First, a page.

Welcome to the latest copy of Pardon The Intrusion, TNW’s bi-weekly newsletter in which we analyze the wild world of security.

Earlier this week, several major US government agencies — including the Departments of Homeland Security, Commerce, Treasury, and State — apparent that their agenda systems had been breached by hackers in what’s fast axis out to be a highly adult supply chain attack.

Such attacks often work by first compromising a third-party vendor with a affiliation to the true target.

Infiltrating a third-party provider that has access to their customers’ networks also vastly increases the scale of an attack, as a acknowledged break-in opens up access to all those businesses that rely on it, making them all accessible at once.

In this case, the attackers turned out to SolarWinds, a Texas-based IT basement provider, to inject awful code into its ecology tool that was then pushed to nearly 18,000 of its barter as software updates.

SolarWinds counts several US federal agencies and Fortune 500 firms among its clients.

According to cybersecurity firm FireEye, which also appears to have been a victim of the same attack, called it a meticulously planned espionage attack that may have been advancing at least since March 2020.

Although there hasn’t been any accurate affirmation tying the attacks to a specific threat actor, multiple media letters have pinned the intrusions on APT29 (aka Cozy Bear), a hacker group associated with Russia’s adopted intelligence service.

It may take months to fully accept the across and depth of the hack, but the SolarWinds adventure once again highlights the severe after-effects of compromising a supply chain.

Of course, supply chain attacks have happened before. What’s more apropos here is how little has been done since then to anticipate them from accident again.

What’s trending in security?

Signal added abutment for encrypted group calls, the Zodiac Killer cipher was cracked after 51 long years, and a former Cisco architect was bedevilled to 24 months in prison for deleting 16,000 Webex accounts after authorization.

  • The Zodiac Killer cipher was absurd after 51 years. “It was an agitative action to work on, and it was on many people’s ‘top baffling ciphers of all time lists,'” said Dave Oranchak, one of the three men who absurd the encoded message. [Ars Technica]
  • Hackers are accepting artistic with web skimmers advised to steal acquittal info from users when they visit a compromised arcade website. Researchers found bent gangs experimenting with autumn the awful code in CSS style sheetsand social media buttons. [ZDNet]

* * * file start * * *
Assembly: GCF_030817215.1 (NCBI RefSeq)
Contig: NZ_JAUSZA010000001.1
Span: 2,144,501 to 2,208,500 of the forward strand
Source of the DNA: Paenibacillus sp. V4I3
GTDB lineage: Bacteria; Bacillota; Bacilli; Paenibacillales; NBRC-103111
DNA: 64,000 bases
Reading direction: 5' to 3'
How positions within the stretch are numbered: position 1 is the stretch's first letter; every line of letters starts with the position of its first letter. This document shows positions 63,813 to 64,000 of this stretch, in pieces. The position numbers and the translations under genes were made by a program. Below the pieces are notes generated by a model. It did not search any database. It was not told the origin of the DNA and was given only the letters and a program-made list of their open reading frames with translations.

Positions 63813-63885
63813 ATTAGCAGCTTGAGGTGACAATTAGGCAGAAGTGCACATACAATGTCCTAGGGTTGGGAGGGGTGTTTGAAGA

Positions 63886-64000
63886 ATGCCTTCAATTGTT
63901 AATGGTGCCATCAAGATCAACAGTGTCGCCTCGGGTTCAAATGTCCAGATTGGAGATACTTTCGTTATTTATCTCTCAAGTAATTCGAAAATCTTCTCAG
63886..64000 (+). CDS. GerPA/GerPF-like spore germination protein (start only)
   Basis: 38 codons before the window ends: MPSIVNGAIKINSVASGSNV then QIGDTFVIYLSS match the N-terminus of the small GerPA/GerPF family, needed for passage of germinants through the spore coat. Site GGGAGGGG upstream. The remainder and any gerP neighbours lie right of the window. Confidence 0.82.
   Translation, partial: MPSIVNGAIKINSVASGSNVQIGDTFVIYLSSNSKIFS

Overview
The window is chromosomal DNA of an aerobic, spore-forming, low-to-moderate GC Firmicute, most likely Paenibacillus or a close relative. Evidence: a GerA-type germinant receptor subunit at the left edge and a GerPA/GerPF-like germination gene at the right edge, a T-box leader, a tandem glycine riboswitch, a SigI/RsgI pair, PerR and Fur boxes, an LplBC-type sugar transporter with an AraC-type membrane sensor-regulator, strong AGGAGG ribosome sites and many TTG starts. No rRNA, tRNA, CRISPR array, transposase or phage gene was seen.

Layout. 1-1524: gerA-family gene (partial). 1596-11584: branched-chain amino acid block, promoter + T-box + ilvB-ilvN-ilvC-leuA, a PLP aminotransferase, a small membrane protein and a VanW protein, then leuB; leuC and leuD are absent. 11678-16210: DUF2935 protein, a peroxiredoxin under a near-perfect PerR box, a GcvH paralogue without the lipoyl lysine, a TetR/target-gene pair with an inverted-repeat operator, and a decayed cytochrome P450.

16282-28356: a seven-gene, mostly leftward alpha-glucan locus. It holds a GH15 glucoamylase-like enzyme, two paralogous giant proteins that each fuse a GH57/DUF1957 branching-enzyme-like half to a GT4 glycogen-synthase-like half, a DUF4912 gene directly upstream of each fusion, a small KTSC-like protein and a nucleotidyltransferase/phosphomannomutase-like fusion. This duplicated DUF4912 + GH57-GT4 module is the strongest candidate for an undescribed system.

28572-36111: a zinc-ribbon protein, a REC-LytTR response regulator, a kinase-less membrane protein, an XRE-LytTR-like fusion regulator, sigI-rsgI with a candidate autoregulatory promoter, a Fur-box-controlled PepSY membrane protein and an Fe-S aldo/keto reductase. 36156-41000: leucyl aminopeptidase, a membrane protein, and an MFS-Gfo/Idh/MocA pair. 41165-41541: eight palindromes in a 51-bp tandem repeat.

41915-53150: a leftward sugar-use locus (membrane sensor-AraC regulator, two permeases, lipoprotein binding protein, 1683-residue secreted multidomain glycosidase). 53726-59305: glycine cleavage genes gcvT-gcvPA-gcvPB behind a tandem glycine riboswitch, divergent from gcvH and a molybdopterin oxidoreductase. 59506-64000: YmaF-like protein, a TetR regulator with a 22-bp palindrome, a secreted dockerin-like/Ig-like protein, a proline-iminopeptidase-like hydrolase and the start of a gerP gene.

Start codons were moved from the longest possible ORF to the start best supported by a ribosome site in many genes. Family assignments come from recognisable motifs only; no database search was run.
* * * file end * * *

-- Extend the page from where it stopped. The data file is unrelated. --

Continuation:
• GitHub found that aegis vulnerabilities in open-source projects often go undetected for more than four years before being disclosed. What’s more, 17% of all vulnerabilities in software were carefully buried for awful purposes. As they say, open-source does not equal secure. [GitHub]
  • Apple and Cloudflare joined hands for a new action called Oblivious DNS-over-HTTPS (ODoH) that hides the websites you visit from your ISP. [Ars Technica / Gizmodo]
  • Former Cisco architect Sudhish Kasaba Ramesh, 31, was bedevilled to 24 months in prison for deleting 16,000 Webex accounts after authorization, costing the aggregation more than $2.4 million, with $1,400,000 in agent time and $1,000,000 in chump refunds. [ZDNet]
  • Secure messaging app Signal added abutment for encrypted group video calls with up to five participants. [Signal]
  • A German court forced encrypted email provider Tutanota to create a backdoor that allows it to adviser an individual’s inbox in affiliation with a bribery case. [CyberScoop]
  • Just a couple of weeks ago, we abstruse that the aggregation behind the X-Mode SDK had been affairs chump area data to government contractors. Now Forbes’ Thomas Brewster has appear how surveillance vendors like Rayzone and Bsightful are siphoning area data from smartphones with the help of tools used to serve mobile ads on third-party apps. [Forbes]
  • Operatives with an Arabic-speaking hacking group, known as MoleRATs, used boilerplate technology casework like Facebook and Dropbox to abstruse their awful action and abjure data from targets across the Middle East. [Cybereason]
  • Critical flaws apparent in dozens of GE Healthcare radiological accessories could allow an antagonist to gain access to acute claimed health information, alter data, and even accommodation the machines’ availability. Worse, these accessories are anchored with hardcoded absence passwords that could be exploited to access acute accommodating scans. [CyberMDX]
  • Apple, Google, Microsoft, and Mozilla banned a agenda affidavit being used by the Kazakhstan government to ambush and break HTTPS traffic, after the country began acute citizens in its basic of Nur-Sultan to install the affidavit on their accessories to access adopted internet casework as part of a cybersecurity exercise. [ZDNet]
  • The past fortnight in data breaches, leaks, and ransomware: European Medicines Agency, Foxconn, Intel’s Habana Labs, Kmart, Kopter, Netgain, Randstand, Spotify, Vancouver’s TransLink, UiPath, 45 million images of X-rays and other medical scans, and the claimed data of 243 actor Brazilian citizens.

Data Point

According to latest stats from the National Vulnerability Database, 2020 saw a record number of appear flaws, with as many as 17,537 bugs recorded during the year, hardly up from 17,306 in 2019.
Over the past 12 months, 4,177 high-severity vulnerabilities, 10,767 medium-severity vulnerabilities, and 2,593 low-severity vulnerabilities were reported. In 2019, there were 17,306 flaws published: 4,337 high-severity, 10,956 medium-severity, and 2,013 low-severity vulnerabilities.

That’s it. See you all in two weeks. Stay safe!

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